The description of Nazi Concentration Camp History
Nazi Germany maintained concentration camps (German: Konzentrationslager [kɔntsɛntʁaˈtsi̯oːnsˌlaːɡɐ], KZ or KL) throughout the territories it controlled. The first Nazi concentration camps were erected in Germany in March 1933 immediately after Hitler became Chancellor and his Nazi Party was given control over the police through Reich Interior Minister Wilhelm Frick and Prussian Acting Interior Minister Hermann Göring. Used to hold and torture political opponents and union organizers, the camps initially held around 45,000 prisoners.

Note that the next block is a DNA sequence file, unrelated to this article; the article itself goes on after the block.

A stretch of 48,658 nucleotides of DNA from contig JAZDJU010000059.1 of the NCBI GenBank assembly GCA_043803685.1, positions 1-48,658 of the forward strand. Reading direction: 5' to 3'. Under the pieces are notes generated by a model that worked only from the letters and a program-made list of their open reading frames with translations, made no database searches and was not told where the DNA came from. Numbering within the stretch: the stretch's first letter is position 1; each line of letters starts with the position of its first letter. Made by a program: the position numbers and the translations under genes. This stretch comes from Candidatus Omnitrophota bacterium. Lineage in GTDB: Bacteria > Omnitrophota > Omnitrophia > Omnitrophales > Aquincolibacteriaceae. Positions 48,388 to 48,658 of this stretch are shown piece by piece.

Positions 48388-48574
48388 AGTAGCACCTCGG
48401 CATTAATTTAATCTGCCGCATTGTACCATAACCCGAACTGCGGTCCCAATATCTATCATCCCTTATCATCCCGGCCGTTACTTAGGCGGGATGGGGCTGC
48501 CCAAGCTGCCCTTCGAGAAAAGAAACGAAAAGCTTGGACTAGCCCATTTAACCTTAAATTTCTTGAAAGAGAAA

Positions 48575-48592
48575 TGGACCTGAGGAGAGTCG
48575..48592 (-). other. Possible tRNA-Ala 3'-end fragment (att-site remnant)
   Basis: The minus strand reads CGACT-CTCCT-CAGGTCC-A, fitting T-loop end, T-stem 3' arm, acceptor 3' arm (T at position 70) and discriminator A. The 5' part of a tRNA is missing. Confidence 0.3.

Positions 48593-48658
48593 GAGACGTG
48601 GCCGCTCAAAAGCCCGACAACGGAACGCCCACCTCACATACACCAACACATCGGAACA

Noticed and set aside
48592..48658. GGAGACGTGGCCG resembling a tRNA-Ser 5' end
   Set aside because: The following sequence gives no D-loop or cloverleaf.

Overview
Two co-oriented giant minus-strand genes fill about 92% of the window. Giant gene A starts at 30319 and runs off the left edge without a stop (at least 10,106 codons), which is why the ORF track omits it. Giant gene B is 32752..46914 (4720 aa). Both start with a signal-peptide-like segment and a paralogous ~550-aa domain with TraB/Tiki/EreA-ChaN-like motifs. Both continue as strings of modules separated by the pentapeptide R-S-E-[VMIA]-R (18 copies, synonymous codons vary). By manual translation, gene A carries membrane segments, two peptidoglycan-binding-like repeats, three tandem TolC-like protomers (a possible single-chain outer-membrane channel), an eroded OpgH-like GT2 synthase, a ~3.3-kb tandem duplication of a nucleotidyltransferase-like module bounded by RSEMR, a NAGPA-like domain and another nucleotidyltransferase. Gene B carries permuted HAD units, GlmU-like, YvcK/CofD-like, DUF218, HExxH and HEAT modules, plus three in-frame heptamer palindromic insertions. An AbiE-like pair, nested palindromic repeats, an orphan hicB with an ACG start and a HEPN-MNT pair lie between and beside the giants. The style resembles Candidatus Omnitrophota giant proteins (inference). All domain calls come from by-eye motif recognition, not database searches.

Heinrich Himmler's SS took full control of the police and concentration camps throughout Germany in 1934–35. Himmler expanded the role of the camps to holding so-called "racially undesirable elements" of German society, such as Jews, criminals, homosexuals, and Romani. The number of people in camps, which had fallen to 7,500, grew again to 21,000 by the start of World War II and peaked at 715,000 in January 1945.